Making: A Critical Skill for the 21st Century Learner
For many years there has been a push in K-12 education to develop students into 21st Century Learners. These 21st century skills include creativity, problem-solving, critical thinking, and collaboration. These are the skills that many envision will be needed in order to be successful in our rapidly changing, technology-enhanced world. In the past, the ability to repeatedly perform a task without error was a valuable skill in manufacturing and production. However as robotic technology evolves, this skill is becoming obsolete. Rather, new jobs will require workers who are proficient with technology, able to creatively address complex problems, and capable of working together with others from divergent fields. The new economy will require an understanding of computational thinking, digital literacy, and innovative problem solving.
We know these 21st century skills are not fostered in the traditional K-12 classroom. Emerging learning science shows us a better path to helping students make meaning and develop skills. Problem-based learning and a constructivist approach to education have gained traction over the past decade, infiltrating the classroom from kindergarten all the way through graduate school. These hands-on approaches often require access to tactile building materials, art supplies, hardware and software. While it’s possible to bring these supplies into a classroom, it would be much easier to keep them in a centralized location, available for all teachers and classes to use.
Makerspaces provide a natural space where teaching and learning organically occur. Technology and fun, play-based learning are natural attractions for kids who are eager to learn, explore and experiment. This type of teaching is antithetical to the standards-based, strict testing environment we currently are witnessing in K-12 education. Innovative technology, hands-on tools, and creative choice can lead to better engagement and the ability to compete for attention from the social media and gaming generation. Makerspaces can make that shift in education happen.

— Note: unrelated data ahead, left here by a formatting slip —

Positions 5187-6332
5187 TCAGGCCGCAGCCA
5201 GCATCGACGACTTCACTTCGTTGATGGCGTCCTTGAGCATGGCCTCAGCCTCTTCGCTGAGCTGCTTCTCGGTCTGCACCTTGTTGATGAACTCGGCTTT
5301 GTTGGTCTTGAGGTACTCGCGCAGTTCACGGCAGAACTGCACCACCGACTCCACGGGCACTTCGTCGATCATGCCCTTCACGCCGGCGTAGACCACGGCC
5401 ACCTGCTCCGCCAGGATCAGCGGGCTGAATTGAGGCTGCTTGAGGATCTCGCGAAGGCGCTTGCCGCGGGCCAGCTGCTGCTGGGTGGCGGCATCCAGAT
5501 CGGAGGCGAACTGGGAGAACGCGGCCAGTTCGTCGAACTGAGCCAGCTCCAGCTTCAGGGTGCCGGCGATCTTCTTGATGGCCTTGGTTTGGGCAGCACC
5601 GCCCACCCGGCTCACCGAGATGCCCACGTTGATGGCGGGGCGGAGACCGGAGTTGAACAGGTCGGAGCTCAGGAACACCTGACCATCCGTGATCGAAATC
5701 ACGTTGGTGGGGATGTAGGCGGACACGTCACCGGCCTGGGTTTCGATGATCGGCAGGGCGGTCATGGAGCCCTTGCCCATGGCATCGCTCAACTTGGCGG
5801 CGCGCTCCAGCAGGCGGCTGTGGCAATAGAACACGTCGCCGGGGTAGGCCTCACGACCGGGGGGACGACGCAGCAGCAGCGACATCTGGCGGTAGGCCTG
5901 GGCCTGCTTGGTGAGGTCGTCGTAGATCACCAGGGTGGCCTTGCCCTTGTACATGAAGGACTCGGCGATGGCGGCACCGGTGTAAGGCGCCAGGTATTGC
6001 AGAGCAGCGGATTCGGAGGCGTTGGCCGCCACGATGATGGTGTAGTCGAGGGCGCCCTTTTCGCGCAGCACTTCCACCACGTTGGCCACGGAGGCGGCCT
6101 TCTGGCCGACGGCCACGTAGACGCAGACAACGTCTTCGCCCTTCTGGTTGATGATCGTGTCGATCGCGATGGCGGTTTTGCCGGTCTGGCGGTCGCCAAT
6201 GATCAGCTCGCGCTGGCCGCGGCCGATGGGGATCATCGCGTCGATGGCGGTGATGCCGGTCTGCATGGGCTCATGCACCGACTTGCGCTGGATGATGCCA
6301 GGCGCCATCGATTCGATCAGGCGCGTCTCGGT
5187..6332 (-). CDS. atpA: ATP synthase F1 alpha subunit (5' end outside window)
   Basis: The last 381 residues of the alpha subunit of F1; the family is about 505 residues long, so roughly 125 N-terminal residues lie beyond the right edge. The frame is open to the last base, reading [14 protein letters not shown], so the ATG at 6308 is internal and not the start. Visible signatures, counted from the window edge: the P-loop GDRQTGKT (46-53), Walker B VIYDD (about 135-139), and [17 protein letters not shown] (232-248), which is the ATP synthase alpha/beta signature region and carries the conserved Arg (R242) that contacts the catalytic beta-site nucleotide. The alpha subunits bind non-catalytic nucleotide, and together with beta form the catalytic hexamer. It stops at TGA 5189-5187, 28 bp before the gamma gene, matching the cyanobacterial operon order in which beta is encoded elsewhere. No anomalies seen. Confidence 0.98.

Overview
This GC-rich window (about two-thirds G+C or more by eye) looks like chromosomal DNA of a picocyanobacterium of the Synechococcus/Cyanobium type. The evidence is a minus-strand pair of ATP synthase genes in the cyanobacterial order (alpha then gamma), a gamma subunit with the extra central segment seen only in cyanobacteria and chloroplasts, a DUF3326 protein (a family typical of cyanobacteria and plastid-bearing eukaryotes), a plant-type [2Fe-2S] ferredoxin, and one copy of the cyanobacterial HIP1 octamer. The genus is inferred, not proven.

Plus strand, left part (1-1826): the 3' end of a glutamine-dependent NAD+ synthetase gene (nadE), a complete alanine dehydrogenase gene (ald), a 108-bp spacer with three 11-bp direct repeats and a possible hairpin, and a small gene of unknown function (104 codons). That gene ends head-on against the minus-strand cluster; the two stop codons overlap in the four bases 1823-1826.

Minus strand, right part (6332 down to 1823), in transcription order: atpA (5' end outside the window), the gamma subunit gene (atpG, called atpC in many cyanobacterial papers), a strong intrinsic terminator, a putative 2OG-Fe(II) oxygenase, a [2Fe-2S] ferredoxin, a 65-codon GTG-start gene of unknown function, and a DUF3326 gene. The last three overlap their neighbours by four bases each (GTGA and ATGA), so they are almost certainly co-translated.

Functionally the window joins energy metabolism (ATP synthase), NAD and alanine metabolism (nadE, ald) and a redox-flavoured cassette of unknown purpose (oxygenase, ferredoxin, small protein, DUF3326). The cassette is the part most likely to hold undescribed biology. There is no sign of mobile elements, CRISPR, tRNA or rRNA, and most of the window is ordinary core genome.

A Makerspace inspires creativity.
These informal learning spaces are set up as an invitation to explore and generate curiosity. By strewing different materials around the room, creating dedicated stations, and bringing together a variety of materials, we can encourage students to push their own creativity forward.
A Makerspace introduces new technology.
A shared makerspace within a school democratizes access to tools by providing access for all. Bringing new technology into the classroom can be an expensive endeavor, but investing in shared equipment can open up the opportunity to explore coding, engineering, manufacturing and robotics.
A Makerspace encourages iterative design.
Setting up challenges can encourage students to find thoughtful solutions by employing design thinking methodologies, which mimic the way problems are solved in the real world. The iterative design process teaches kids that there is no single right answer or solution, by pushing continuous updates and improvements based on feedback.
A Makerspace invites collaboration.
A key feature of any makerspace is the idea of collaboration – an open invitation to share ideas, ask for help, and offer assistance to others. The design of a makerspace should include ample room for groups to come together and work through problems.
A Makerspace provides a safe place to fail.
Designed to be a safe space to fail forward, the maker mindset encourages creativity and embraces failure as part of the learning process, while building grit and persistence.
Makerspaces Have the Potential to Change Education
As the value of makerspaces becomes apparent to educators as a way to encourage creativity, collaboration, and critical thinking, we will begin to see them pop up in schools. With limited space in the tight K-12 curriculum, makerspaces have started to emerge in self-contained pockets – as stand-alone afterschool programs or spare closets in the school library. These sit outside of most students’ daily experiences of school. The next step is to integrate more robust makerspace classrooms into the physical layout of our schools.
If we are going to be successful in preparing our students for success in a future we can barely even imagine, we need to be forward thinking. This includes not just our approaches to teaching and learning, but the physical spaces in which students can engage with materials and tools as well. Makerspaces can have a huge impact on the learning experiences of K-12 students, one which will instill the critical skills our students will need to face the challenges of tomorrow.